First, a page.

I just thought I'd do a quick walkthrough of the poster I did for the LightGreyArtLabs Station Zero show.If this is all news to you, read THIS first.
The Lord of Death and The Queen of Life are two short stories featuring the same human characters.
This is where the final idea started showing up. The magnetic fields from earlier, the orbits and hemispheres, and the spaceman started coming together into one image that I was happy enough with..
Then I started reading again.
"The Queen of Life" opens with a SHOCKING revelation. We find out that, all this time, one of the four human men was actually a woman! Great stuff. In the first story, Jackson, the architect, proved to be the equal of any of the other three. Flint then states "Ambitious and ingenious, with a natural liking for house-planning, she had resolved that her sex should not stand in the way of success."
...ok... Odd little mention of the "natural liking for house-planning" but still, it's 1919 and there's a woman baffling perception and proving that the weaker sex is anything but.So, the other three men (I thought it would've been exciting for all of them to reveal themselves as women hitherto passing as men, but sadly no such luck) obviously change their behaviour toward Jackson who, at one point, states that she's happy to remain in the uniform she's been wearing, rather than into something more feminine now that her secret's out. Sadly, here the wheels slightly come off the authors wagon. Flint was doing so well until one of the crew, who had also served as the cook up to this point, goes to make dinner. Jackson, now publicly and unashamedly a woman, takes the opportunity to show him how to cook an omelette properly. I suppose women are naturally good at that too. If you're interested, the book is online for free at project Gutenberg so you can read this little section if you click this link and do a search for the phrase "speaking of Venus".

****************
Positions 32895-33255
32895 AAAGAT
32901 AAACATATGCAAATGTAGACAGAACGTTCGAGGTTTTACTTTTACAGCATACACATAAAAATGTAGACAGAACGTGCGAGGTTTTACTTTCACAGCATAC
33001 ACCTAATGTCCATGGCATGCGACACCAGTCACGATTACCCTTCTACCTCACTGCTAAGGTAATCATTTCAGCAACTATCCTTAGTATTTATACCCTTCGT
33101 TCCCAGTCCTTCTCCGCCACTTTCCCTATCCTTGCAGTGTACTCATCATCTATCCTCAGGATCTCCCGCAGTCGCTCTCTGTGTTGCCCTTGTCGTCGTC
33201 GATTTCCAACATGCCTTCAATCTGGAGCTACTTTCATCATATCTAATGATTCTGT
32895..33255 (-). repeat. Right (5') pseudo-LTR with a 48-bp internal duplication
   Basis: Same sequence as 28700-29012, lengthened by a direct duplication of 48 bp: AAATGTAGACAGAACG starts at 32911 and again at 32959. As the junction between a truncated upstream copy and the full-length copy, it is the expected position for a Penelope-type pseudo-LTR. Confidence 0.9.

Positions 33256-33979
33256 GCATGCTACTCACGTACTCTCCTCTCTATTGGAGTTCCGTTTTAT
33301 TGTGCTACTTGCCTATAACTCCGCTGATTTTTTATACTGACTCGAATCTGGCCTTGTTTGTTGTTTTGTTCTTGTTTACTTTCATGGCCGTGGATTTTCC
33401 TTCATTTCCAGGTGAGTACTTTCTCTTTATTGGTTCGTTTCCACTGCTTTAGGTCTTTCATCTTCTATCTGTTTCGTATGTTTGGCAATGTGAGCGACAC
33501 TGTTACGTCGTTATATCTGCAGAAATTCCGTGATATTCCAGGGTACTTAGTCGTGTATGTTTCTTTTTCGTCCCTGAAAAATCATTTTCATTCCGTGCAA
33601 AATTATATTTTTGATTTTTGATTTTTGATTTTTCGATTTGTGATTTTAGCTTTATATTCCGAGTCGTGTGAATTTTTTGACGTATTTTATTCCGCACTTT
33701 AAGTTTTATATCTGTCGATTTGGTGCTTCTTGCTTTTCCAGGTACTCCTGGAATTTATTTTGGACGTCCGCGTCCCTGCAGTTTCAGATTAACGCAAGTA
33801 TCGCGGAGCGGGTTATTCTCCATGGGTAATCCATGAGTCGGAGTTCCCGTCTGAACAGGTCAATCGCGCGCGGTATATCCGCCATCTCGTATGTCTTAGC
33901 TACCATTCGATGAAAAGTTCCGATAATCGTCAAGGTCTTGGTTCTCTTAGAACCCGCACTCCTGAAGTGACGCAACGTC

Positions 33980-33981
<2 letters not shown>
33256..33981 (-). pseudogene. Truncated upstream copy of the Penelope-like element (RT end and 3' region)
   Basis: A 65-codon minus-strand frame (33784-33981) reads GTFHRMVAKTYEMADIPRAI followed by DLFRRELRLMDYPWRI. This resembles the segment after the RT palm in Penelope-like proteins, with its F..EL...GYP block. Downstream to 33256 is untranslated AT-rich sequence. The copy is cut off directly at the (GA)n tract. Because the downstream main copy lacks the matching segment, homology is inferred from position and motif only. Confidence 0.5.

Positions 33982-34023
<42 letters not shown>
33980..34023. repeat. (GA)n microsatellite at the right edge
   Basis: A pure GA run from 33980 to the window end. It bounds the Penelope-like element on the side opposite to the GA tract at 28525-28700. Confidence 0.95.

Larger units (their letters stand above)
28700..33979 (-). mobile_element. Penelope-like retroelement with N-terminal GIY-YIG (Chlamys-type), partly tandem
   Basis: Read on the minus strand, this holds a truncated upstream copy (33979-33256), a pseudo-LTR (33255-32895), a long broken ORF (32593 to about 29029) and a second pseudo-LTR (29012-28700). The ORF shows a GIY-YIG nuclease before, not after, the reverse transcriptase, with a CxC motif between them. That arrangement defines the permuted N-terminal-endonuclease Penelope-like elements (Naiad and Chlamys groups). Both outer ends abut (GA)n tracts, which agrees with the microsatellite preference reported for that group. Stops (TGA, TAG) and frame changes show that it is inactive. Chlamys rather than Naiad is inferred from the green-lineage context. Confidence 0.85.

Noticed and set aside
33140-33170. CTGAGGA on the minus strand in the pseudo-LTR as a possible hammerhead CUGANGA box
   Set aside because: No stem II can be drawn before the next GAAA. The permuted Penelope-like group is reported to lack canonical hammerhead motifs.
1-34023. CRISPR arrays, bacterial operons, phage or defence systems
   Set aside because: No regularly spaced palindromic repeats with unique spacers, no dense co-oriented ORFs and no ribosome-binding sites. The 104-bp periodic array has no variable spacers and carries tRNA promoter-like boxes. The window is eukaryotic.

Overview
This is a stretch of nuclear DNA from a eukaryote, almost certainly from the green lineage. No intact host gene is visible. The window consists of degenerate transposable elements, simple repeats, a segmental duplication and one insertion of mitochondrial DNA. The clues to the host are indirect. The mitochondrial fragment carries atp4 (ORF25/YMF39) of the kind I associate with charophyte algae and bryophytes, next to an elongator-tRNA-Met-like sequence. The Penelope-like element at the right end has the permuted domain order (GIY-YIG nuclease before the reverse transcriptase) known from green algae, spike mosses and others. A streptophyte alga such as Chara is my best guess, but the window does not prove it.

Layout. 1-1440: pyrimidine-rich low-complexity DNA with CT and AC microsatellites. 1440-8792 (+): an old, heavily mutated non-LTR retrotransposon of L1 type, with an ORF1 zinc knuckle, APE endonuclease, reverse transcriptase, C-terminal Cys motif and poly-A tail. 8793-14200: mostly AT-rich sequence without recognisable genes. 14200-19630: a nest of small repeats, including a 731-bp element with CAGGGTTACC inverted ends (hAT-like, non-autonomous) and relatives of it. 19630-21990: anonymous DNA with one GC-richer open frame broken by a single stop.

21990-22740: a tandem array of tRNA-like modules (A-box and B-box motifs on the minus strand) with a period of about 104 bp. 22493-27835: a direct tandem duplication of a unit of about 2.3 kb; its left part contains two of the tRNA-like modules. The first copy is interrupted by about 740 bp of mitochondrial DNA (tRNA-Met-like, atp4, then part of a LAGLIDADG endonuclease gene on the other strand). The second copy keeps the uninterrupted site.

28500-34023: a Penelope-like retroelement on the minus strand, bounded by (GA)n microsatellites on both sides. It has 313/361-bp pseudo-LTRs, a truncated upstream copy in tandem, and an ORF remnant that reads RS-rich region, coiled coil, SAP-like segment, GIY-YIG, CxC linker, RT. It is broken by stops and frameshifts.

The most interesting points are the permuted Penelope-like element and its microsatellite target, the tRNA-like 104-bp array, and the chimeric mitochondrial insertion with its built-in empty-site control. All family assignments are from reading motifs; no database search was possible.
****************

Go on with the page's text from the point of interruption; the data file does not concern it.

I carried on reading but it was all pretty boring and I knew I'd found the image I wanted to paint.
Incidentally, Flint uses some slightly troublesome racial terminology to describe Strokor in the first story and then, in the second story, when the crew meet a Venusian he says "His nose was quite small, with a decidedly Irish cast" ....what? Can anyone explain what our noses look like that's so noteworthy?Anyway, here's how the rest came together:
Time for those pesky perfect circles..
when I was finished doing all the texturey business, duplicating the circles for better contrast and overlaying the text, I turned off the painting underneath which revealed this pretty cool-looking image.
You can buy a print of this poster, and see the other excellent posters, in the Light Grey Art Labs print shop and read a bit about the show on their blog.
Such a cool thing to be a part of. I've recently finished another painting for their "Role Models" show but hopefully it won't be the end of my LGAL work.